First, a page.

Cadel's response to recent events

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Cadel's response to recent events

Postby boss » Mon Oct 29, 2012 2:47 pm

http://www.cadelevans.com.au/cadelsdiary.aspx

Whilst the work for our 2013 season has started both on and off the bike and next year's Tour de France route is about to be announced, cycling is still in the news...

Behind the news, hysteria and sensationalism, I hope that people remember that the events being uncovered mostly occurred seven or more years ago, amongst a minority of those involved in a sport which has already changed and moved on.

Whilst these events are difficult and confronting to deal with now, both for those directly involved in the sport and for many around the world who follow cycling, let's commend the authorities who are succeeding in the battle against doping; learn from these events which are the driving forces behind major changes and clean-ups in cycling, and have bought the sport to where it is today - not on the front page of tabloid newspaper - but to a level playing field where the hard work, meticulous equipment preparation and natural ability are winning the big beautiful prestigious races.

For those who are disappointed with the situation right now: do not despair, do not abandon us now we are in our best years, preparing things for our most important moment yet - the future...


Kinda seems a bit marketing machine to me?
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by BNA » Mon Oct 29, 2012 3:56 pm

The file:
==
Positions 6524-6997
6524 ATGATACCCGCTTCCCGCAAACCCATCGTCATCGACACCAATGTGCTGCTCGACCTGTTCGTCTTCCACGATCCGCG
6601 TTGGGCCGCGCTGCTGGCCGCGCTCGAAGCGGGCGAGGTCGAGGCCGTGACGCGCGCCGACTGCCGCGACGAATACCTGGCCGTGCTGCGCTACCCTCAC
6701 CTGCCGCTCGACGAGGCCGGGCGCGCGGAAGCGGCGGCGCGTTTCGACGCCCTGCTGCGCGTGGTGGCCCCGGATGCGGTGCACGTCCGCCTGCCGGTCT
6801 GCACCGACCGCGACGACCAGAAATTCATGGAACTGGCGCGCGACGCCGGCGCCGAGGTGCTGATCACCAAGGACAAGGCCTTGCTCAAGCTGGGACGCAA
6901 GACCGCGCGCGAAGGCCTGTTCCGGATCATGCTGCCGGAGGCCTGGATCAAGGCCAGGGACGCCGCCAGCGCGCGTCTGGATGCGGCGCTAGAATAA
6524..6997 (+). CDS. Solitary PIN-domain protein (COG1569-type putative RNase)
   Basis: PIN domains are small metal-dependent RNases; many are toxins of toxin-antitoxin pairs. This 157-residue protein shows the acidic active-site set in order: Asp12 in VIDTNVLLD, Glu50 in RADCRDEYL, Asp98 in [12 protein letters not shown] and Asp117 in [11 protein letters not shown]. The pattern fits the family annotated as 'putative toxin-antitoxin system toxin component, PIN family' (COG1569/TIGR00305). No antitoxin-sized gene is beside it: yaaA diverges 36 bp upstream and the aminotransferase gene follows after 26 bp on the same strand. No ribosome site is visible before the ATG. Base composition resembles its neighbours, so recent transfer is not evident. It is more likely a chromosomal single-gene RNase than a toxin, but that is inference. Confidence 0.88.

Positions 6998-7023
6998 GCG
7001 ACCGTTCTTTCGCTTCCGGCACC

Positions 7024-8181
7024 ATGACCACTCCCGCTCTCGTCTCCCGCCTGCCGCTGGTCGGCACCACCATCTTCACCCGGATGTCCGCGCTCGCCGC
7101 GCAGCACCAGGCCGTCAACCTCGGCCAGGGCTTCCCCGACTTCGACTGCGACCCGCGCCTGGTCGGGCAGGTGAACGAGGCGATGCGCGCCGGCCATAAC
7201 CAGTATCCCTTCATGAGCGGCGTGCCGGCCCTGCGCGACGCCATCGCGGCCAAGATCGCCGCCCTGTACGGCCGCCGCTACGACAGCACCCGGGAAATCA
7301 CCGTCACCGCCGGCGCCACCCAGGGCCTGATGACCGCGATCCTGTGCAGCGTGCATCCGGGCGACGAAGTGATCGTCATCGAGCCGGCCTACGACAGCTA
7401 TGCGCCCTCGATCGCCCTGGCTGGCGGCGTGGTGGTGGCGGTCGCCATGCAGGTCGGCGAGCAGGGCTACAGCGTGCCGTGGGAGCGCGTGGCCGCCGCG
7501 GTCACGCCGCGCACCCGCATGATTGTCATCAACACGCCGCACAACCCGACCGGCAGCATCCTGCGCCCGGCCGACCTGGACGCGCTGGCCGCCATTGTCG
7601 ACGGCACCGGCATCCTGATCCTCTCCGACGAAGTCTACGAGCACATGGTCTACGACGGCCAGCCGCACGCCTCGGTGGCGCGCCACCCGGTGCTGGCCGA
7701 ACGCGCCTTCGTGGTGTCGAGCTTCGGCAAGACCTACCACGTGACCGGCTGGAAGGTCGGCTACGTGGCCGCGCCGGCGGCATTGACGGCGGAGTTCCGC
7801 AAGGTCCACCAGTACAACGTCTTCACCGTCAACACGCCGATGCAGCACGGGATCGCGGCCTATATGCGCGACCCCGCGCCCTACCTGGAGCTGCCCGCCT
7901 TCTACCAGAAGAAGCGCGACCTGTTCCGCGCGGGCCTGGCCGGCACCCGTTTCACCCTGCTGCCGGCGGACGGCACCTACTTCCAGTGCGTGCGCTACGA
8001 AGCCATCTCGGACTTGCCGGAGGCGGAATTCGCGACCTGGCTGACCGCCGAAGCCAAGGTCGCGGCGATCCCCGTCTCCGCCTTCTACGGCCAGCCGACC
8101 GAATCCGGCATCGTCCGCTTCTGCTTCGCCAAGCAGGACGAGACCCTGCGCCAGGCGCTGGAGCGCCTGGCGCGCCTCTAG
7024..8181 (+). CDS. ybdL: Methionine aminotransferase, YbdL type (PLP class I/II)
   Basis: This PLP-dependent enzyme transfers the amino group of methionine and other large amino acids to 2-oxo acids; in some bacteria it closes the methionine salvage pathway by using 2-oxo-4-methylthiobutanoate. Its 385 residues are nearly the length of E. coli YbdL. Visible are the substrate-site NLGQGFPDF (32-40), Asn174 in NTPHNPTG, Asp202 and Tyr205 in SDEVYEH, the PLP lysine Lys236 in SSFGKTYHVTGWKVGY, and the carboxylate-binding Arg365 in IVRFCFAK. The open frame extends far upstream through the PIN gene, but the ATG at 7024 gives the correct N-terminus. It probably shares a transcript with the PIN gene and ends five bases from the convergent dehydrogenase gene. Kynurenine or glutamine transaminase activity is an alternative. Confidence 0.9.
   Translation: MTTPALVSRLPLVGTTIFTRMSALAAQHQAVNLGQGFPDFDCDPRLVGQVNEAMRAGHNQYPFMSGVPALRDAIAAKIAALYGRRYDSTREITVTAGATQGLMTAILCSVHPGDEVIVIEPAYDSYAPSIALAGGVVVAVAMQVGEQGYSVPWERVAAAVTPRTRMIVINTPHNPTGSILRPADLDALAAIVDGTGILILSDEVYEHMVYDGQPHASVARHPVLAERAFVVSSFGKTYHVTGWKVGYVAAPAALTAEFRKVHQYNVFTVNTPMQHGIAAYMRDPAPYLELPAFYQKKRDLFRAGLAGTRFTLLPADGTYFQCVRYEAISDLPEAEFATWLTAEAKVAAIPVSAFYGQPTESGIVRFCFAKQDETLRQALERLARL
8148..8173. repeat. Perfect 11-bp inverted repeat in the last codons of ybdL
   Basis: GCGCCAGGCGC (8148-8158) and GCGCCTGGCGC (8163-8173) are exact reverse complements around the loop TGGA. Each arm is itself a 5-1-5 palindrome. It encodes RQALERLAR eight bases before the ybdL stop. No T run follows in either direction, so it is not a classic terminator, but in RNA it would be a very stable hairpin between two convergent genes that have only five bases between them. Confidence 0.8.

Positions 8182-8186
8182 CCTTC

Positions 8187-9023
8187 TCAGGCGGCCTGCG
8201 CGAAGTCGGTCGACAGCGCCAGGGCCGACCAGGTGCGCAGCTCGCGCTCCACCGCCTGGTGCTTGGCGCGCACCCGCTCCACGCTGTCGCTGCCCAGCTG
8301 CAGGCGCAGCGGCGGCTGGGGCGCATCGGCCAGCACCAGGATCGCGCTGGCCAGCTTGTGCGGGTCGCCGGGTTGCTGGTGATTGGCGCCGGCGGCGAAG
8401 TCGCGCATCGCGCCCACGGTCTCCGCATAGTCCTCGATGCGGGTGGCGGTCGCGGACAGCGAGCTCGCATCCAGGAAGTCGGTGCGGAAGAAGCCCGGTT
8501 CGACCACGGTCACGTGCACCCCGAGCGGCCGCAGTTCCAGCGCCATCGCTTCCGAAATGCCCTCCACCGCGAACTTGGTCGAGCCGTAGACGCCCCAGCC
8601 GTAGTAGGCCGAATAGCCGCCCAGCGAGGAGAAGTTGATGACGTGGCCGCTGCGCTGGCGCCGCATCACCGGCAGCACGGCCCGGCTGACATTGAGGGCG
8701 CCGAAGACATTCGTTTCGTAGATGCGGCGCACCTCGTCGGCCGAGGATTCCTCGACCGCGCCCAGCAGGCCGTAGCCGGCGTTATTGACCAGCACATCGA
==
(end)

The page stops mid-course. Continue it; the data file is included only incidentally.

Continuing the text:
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Re: Cadel's response to recent events

Postby RonK » Mon Oct 29, 2012 3:56 pm

Yes, doesn't sound like Cadelspeak to me either - it's probably straight from the teams PR agent.

But the sentiment behind it is probably genuine Cadel.
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Re: Cadel's response to recent events

Postby scirocco » Tue Oct 30, 2012 2:37 pm

I hope it's not Cadelspeak. He's better off saying nothing than saying what he did. In the current climate saying "it's all behind us, forget about it" just associates yourself with the wrong camp.

I really, really hope Cadel didn't dope and there's been nothing in his performances to suggest he did, but when you come out with a statement that is conspicuously lacking in anger against the cheats that robbed him of wins, well, you just send out all the wrong messages.
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Re: Cadel's response to recent events

Postby Ozkaban » Tue Oct 30, 2012 2:44 pm

scirocco wrote:In the current climate saying "it's all behind us, forget about it" just associates yourself with the wrong camp.


+1
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Re: Cadel's response to recent events